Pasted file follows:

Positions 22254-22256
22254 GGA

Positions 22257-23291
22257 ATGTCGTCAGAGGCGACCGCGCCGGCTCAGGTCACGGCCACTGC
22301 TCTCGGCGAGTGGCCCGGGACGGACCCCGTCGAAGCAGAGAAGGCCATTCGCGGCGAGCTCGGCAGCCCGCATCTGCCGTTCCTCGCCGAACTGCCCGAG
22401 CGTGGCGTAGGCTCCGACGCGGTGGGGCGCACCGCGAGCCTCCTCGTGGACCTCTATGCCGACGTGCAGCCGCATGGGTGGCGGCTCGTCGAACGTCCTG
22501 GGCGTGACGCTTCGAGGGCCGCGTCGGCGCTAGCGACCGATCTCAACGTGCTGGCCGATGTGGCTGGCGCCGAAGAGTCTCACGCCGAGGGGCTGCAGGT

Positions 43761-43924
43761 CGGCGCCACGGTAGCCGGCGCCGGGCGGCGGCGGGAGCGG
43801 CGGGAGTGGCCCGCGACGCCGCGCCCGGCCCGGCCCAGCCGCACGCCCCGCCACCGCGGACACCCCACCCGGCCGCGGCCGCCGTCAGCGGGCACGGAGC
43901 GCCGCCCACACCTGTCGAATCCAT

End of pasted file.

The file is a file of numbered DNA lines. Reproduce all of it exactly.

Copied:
Positions 22254-22256
22254 GGA

Positions 22257-23291
22257 ATGTCGTCAGAGGCGACCGCGCCGGCTCAGGTCACGGCCACTGC
22301 TCTCGGCGAGTGGCCCGGGACGGACCCCGTCGAAGCAGAGAAGGCCATTCGCGGCGAGCTCGGCAGCCCGCATCTGCCGTTCCTCGCCGAACTGCCCGAG
22401 CGTGGCGTAGGCTCCGACGCGGTGGGGCGCACCGCGAGCCTCCTCGTGGACCTCTATGCCGACGTGCAGCCGCATGGGTGGCGGCTCGTCGAACGTCCTG
22501 GGCGTGACGCTTCGAGGGCCGCGTCGGCGCTAGCGACCGATCTCAACGTGCTGGCCGATGTGGCTGGCGCCGAAGAGTCTCACGCCGAGGGGCTGCAGGT

Positions 43761-43924
43761 CGGCGCCACGGTAGCCGGCGCCGGGCGGCGGCGGGAGCGG
43801 CGGGAGTGGCCCGCGACGCCGCGCCCGGCCCGGCCCAGCCGCACGCCCCGCCACCGCGGACACCCCACCCGGCCGCGGCCGCCGTCAGCGGGCACGGAGC
43901 GCCGCCCACACCTGTCGAATCCAT